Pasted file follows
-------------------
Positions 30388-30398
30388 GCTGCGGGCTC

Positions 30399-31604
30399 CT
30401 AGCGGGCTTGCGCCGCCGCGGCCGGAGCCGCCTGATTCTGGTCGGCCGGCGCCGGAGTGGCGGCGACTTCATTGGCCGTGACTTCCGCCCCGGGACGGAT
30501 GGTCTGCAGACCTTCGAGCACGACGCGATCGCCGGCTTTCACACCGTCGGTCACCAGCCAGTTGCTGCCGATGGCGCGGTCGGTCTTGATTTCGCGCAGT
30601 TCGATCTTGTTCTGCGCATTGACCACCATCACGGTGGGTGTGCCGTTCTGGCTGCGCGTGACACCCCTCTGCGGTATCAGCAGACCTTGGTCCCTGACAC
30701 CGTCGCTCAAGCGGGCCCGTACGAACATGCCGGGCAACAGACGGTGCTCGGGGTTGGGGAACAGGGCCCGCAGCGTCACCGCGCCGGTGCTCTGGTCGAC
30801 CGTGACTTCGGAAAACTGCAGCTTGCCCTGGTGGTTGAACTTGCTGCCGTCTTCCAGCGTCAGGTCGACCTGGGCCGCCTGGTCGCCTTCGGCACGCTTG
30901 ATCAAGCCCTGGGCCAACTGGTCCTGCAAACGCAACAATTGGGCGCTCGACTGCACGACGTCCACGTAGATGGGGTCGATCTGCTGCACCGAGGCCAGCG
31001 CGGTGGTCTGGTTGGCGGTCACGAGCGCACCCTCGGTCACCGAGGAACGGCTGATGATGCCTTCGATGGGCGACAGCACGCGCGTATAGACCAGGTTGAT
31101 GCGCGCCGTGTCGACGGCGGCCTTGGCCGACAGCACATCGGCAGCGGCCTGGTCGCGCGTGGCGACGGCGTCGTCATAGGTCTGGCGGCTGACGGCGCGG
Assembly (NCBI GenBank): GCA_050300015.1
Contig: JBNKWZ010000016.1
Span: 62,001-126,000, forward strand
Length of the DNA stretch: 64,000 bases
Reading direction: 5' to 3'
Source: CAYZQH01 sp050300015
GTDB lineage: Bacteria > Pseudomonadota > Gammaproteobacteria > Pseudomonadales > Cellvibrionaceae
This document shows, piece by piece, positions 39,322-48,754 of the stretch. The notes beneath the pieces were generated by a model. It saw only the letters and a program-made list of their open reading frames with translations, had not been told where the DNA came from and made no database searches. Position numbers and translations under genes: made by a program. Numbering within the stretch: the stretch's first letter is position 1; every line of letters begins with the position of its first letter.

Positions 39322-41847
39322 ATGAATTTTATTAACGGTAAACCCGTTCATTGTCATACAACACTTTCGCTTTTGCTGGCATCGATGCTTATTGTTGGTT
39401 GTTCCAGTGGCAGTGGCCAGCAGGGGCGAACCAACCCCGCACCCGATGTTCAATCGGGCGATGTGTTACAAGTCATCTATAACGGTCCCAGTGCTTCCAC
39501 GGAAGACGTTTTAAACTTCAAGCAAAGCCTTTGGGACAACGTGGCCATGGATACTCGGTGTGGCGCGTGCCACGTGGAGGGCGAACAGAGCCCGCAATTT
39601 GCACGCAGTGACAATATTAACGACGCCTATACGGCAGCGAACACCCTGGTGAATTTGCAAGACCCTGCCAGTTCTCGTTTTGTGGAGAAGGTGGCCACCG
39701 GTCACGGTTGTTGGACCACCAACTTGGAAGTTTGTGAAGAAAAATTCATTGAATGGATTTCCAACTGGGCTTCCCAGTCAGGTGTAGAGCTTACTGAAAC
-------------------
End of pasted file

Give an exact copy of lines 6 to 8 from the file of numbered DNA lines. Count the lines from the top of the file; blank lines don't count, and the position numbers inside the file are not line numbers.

30501 GGTCTGCAGACCTTCGAGCACGACGCGATCGCCGGCTTTCACACCGTCGGTCACCAGCCAGTTGCTGCCGATGGCGCGGTCGGTCTTGATTTCGCGCAGT
30601 TCGATCTTGTTCTGCGCATTGACCACCATCACGGTGGGTGTGCCGTTCTGGCTGCGCGTGACACCCCTCTGCGGTATCAGCAGACCTTGGTCCCTGACAC
30701 CGTCGCTCAAGCGGGCCCGTACGAACATGCCGGGCAACAGACGGTGCTCGGGGTTGGGGAACAGGGCCCGCAGCGTCACCGCGCCGGTGCTCTGGTCGAC